US Climate Indicators

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King Tide

Last week two articles appeared in the New York Times that revealed “times are a changing”. During the Trump years, federal agencies responsible for collecting and disseminating information on environmental and other indicators that show shifts from previous “normal” or average conditions, have been restricted in what they could publish and comment upon. These restrictions have now been lifted under the Biden administration and they are quite revealing.

The first article I noticed was written by Christopher Flavelle in the NYT on 12th May on climate indicators in the US. He reviewed data from the Environmental Protection Agency’s suite of 54 indicators. The EPA has recently added 12 new indicators and several years of data to the suite. This information provides input into the US National Climate Assessment which reviews both the science and impacts of climate change. Flavelle quotes Michael Regan, the EPA Administrator, on the importance of disclosing this information and its value to policy given that climate change is happening now.

Detail on the EPA suite of indicators can be found at https://www.epa.gov/climate-indicators. EPA partners with more than 50 data contributors from within government and academic institutions in compiling the indicators. The web site shows links to a range of climate change data resources. Indicators are grouped into six categories: greenhouse gases; weather and climate; oceans; snow and ice; health and society; and ecosystems. Although some of the data is a few years old there is sufficient material to discern why the EPA is confident in saying “many of these observed changes are linked to the rising levels of carbon dioxide and other greenhouse gases in our atmosphere, caused by human activities”. What a contrast from what we were hearing less than 12 months ago from government sources in the US!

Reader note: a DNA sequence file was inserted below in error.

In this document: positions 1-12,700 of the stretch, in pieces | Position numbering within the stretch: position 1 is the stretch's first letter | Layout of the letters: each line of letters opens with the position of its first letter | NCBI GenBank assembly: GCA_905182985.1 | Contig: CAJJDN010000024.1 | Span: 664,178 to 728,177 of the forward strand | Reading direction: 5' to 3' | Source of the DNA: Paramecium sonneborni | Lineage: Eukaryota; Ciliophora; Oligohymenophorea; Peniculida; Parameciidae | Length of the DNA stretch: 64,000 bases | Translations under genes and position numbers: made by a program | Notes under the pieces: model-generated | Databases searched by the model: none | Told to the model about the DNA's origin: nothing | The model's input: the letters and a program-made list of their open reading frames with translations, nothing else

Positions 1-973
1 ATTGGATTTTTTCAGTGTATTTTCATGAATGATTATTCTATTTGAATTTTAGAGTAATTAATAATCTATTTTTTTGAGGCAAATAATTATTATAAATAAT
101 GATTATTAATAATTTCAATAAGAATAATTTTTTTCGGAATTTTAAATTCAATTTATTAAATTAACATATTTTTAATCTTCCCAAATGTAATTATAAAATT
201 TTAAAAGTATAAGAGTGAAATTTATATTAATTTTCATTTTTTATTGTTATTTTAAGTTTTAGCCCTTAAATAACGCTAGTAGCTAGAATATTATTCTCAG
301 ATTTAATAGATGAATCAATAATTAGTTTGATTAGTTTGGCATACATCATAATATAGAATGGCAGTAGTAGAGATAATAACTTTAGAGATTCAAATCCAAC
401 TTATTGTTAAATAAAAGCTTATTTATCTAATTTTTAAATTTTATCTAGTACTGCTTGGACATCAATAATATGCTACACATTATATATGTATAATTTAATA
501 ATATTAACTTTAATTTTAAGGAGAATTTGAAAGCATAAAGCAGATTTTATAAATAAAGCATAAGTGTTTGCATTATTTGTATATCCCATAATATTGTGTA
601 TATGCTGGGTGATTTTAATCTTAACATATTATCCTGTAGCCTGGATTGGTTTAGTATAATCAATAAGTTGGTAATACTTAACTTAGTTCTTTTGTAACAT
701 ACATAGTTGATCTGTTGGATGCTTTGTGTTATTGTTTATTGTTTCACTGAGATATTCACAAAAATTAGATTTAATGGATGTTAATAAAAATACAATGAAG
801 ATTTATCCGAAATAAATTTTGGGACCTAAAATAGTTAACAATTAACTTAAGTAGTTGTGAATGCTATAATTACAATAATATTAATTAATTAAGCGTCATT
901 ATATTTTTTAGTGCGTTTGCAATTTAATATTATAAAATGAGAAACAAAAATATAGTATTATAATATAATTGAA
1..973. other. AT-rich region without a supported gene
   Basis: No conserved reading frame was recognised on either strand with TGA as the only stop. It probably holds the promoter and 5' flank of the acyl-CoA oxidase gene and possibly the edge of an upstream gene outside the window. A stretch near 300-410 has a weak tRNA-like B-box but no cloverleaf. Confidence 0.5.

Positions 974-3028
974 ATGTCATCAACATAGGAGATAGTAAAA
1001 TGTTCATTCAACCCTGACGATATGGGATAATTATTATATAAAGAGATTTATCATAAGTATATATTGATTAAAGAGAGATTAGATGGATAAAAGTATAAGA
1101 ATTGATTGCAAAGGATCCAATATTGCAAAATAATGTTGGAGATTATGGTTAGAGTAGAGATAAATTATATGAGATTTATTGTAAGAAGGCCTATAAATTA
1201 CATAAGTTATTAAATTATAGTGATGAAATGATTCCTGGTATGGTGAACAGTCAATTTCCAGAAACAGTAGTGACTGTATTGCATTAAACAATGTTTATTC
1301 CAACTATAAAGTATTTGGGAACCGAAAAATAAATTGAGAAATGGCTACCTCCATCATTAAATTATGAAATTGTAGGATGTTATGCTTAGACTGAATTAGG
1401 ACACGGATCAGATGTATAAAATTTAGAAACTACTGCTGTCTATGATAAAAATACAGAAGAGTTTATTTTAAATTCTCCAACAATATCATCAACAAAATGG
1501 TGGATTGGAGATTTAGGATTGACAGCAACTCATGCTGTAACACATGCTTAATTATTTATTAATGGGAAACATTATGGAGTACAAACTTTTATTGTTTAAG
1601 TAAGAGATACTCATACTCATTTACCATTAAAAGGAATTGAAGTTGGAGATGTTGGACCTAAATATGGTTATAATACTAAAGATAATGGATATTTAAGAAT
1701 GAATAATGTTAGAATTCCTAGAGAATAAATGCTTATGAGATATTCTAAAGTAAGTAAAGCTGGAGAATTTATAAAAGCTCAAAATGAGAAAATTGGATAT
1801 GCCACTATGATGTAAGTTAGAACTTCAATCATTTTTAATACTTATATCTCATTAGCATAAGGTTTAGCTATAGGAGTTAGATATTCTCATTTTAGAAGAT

In diving into some of the data, I was struck by conclusions such as 14 out of 15 sites where permafrost is being measured, temperature has risen between 1978 and 2000. Melting permafrost is a big issue for the planet as it a source of methane, an extremely powerful greenhouse gas. My personal interest here is that I spent 3 years of my life at Schefferville in northern Quebec attached to a McGill University field station measuring permafrost (1968-70). Of course I checked out Ocean indicators and there is one that is listed as “A closer look: land loss along the Atlantic Coast”. This indictor examines 3 time slices since 1996 where land has been converted to open water, mostly tidal wetland. Alarmingly, sea floods (King Tides) are five times more frequent since the 1950s.

Another key aspect of the suite of EPA indicators are those listed under the category of Health and Society. It is apparent that this branch of the US federal government has the remit to bring together information that crosses various sectors of national interest. Here they highlight the connection between climate change and human health. It is not just a look at issues of morbidity and illnesses related to heat and cold but offers data on specific threats to health due to climate change including spread of areas affected by Lyme disease and changes to seasonal conditions related to pollen from ragweed. In all this I see a template for the new Australian Climate Services to provide information from existing data across a similar suite of indicators pertinent to changing conditions in Australia, building on already useful data collected by the former Dept. of Environment, BoM, ABS, and other institutions.

The second article, which also appeared on 12th May in the NYT, was by Henry Fountain and Jason Kao. The title “There’s a New Definition of ‘Normal’ for Weather” summarises recent work by the US agency NOAA, the source of some of the data in the EPA list. NOAA has issued what may be seen as a new set of “climate normals” for the USA. For both temperature and rainfall there is a display of changes over the last century into this century of 30-year records compared to the 20th century average set between 1931-1960. It is apparent that we are “seeing the fingerprints of climate change in the new normals” in the warming in almost every place in the US. There have been significant shifts in distribution of precipitation. The article makes the point that changing temperature record, in particular, is being attributed to emissions from heat-trapping gases over more than a century.

For those of us engrossed in climate change debates since the 1980s, it is heartening to see how a political shift in the US can give rise to the release and commentary on long collected data that reinforces the other contributions by climate scientists to our understanding of the new climate era we are now plunging into.

Bruce Thom 

Words by Prof Bruce Thom. Please respect the author’s thoughts and reference appropriately: (c) ACS, 2021. For correspondence about this blog post please email austcoastsoc@gmail.com

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